P.S. I was in Greenwich Park yesterday PM (May 28th) and saw the Europa leave around 4.45pm. Pretty impressive, at nearly 29,000 tons. The Barrier seems to have survived!

From: Diana Rimel

The Mercury of 9th May contains a large article giving details about re-opening the path round the Dome, called Regeneration Game, and explaining why the path was shut. This is probably in response to a complaint by me on 4th April, in the Mercury, in an article The Lost Millennium, (which the Council replied to by letter in the Mercury following) and in which I complained about it being closed just when I had been planning to take Greenwich Society members round. I pointed out that I thought it was part of the Thames Path and therefore should legally have been open.

In the same article I also complained about the loss of the cranes at Lovell's Wharf, who was responsible for their removal (edited out by the Mercury) and the amount of aggregates on the path just past the former Victoria Deep Water Terminal. The Mercury also edited out the state of the latter. I do hope GIH members will walk along there and add their voice to mine to Greenwich Council to complain a) if the aggregate firms continue to leave the path in such a state, and b) if the Dome path doesn't reopen - in spite of all the promises.

London Borough of Greenwich says:

There has been considerable public interest in when this Riverside walkway around the Dome site will reopen following closure of the Dome on 1st January 2001. The planning condition required English Partnerships and New Millennium Experience Company to open the footpath for the public access within six months and we have been pursuing English Partnerships to meet this commitment.

They have now set up a Works Programme to separate the Dome site from the Riverwalk and this should take around three months to complete. The works will include new fencing, lighting, remedial works to the surfacing and completion of the link to Drawdock Road.

Whilst this delay is disappointing and regrettable it is essential that the Dome site is properly secured and the Riverwalk is safe for public use.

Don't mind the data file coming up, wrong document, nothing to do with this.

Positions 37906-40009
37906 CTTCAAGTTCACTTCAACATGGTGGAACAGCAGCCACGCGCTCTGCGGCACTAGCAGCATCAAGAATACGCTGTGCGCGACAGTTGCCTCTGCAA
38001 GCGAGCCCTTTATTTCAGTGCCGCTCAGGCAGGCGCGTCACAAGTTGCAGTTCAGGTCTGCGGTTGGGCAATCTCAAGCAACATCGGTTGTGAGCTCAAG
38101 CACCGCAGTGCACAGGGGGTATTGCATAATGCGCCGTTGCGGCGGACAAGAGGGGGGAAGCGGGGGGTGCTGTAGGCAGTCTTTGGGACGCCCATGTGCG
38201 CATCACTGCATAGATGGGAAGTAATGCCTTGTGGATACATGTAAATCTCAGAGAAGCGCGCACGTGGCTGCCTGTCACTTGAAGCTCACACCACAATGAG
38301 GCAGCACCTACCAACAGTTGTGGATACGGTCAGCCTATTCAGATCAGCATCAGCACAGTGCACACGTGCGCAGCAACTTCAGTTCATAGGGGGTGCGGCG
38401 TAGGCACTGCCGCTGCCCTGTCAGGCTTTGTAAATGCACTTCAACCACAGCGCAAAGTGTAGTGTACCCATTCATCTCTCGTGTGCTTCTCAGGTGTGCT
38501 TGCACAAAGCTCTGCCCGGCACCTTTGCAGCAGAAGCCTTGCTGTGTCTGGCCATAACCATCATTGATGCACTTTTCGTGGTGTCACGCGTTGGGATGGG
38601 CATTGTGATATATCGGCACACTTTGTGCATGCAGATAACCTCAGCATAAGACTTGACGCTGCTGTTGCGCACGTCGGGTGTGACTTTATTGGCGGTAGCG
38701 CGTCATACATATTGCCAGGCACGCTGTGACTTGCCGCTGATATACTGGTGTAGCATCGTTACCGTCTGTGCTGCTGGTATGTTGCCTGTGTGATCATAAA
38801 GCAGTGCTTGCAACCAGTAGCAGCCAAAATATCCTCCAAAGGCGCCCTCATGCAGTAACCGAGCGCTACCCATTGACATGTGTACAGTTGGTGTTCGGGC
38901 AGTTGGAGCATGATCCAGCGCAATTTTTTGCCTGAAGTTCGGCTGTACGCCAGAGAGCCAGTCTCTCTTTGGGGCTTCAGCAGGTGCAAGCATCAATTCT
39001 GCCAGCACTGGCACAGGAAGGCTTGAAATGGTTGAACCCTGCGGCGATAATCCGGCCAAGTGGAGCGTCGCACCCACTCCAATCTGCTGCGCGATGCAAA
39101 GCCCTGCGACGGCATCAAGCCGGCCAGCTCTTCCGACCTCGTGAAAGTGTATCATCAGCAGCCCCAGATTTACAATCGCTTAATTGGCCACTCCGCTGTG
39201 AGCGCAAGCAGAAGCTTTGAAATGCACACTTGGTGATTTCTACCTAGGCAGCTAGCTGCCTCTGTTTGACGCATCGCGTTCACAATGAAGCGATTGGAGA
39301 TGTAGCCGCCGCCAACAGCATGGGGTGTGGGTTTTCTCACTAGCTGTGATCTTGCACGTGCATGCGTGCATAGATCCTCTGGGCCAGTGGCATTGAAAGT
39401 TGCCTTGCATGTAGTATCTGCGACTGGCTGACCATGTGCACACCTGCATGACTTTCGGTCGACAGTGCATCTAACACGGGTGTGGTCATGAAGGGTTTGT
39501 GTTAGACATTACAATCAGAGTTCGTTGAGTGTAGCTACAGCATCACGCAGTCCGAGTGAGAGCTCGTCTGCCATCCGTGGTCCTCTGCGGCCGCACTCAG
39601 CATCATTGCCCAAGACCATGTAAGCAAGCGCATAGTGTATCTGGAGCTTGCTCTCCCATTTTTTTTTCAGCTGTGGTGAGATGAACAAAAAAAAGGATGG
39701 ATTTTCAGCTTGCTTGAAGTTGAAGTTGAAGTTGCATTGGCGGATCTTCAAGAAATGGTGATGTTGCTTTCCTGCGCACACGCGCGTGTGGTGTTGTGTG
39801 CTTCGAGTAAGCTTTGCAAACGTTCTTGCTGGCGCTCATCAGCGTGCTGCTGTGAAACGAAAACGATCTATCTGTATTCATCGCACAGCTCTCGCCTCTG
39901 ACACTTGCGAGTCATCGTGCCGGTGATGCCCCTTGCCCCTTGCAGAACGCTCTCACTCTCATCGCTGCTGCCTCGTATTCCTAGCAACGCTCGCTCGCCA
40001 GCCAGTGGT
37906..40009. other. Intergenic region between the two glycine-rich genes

We will be monitoring English Partnership's progress to ensure they meet their commitment to open this essential public access.


From: Bob Patterson

I am trying to ascertain a few details of the HOLBROOK Lathe Company in Stratford. I am interested to know where the factory was - does anything remain or was it all bulldozed? When did it open and when was it closed. Are there any published reminiscences of people who worked there?

From: Jane Nicholson

Could you advise me where I might find information on the theatre that was built by the gas company? My grandmother was an employee and an amateur opera singer and performed there.


From: Mark Butler

My name is Mark Butler and I am currently undergoing my final year project (2002) at Kingston University. My project is based around four parks in the Thamesmead area of which two are owned by Gallions Housing Association - Birchmere and Gallions; the remaining two are in the London Borough of Bexley. I am hoping that you could assist me or help me in some way for my project. Any historical or present data of the land or ideas for the project itself. I am hoping for some kind of help even if it is just being pointed in the right direction. My number is 07914898926 and address at home is 11 Orchard Gardens, Hove, E.Sussex.


From: Beth Piepenburg

My great-grandfather, Henry Mabbett, was a principal foreman of the Cartridge Factory in the Royal Arsenal (chief foreman of the cartridge-making department of the Royal Laboratory, Woolwich Arsenal). How could I find any information about the subject and about Mr. Mabbett?


From: An anonymous correspondent

I would like to know more about the horse ferry at Greenwich - I wonder if you could tell me where to get information?

From: Stephen Turner

I was just reading the Greenwich Industrial History Society Newsletter: Issue 9 and was interested to hear that someone had a picture of HMS Thunderer, the last battleship built on the Thames at Bow Creek. I would like very much to see this as I am working on an art and heritage project about the Creek leading to an exhibition at Trinity Buoy Wharf in September.

An important part of this will be a 'log book of the river' recording aspects of the Creek 's history, geology, geography, natural history and memories of local people showing how the place has changed over time.

Indeed if you know of any more interesting source material on Bow Creek I would be most grateful to know about it. Please let me know if you would like to receive a catalogue or two.

From: Richard Hodgson

Could you point me towards someone who might know the family history of Sir Adam Newton of Charlton House?

From: Dennis Grubb

I have just dug up the article mentioned in Vol.2. Issue 1 February 1999 referring to the Wickham Lane Chalk Mines, which I presume to be related to the Wickham Lane Brickyards run by my ancestors. Can anyone give me more information?

From: Brian Iddenden

I wonder if you can help me. My name is Iddenden and I see there are Iddenden Cottages somewhere in Greenwich. Could you please give me some information or at least an indication as to their whereabouts? I would be very grateful. Thanks very much.

From: David Bridgewater

I am researching the Vanderwall family who were Quakers and who owned property and the copperas works at Greenwich in the mid-eighteenth Century. Is there anyone who can help with further information on the family and this industry?

From: Philip Peart